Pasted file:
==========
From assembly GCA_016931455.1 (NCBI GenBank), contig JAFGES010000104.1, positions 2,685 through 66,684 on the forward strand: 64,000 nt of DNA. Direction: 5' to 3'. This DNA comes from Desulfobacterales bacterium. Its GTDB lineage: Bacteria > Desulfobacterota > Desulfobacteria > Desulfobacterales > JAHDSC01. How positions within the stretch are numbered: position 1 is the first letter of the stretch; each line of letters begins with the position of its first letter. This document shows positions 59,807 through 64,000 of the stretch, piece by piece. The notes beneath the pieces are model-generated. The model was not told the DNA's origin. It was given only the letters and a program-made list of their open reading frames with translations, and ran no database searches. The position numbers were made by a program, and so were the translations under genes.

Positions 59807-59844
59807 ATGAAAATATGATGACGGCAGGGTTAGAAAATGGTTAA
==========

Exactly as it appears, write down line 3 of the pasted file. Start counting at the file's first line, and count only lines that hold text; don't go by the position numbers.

59807 ATGAAAATATGATGACGGCAGGGTTAGAAAATGGTTAA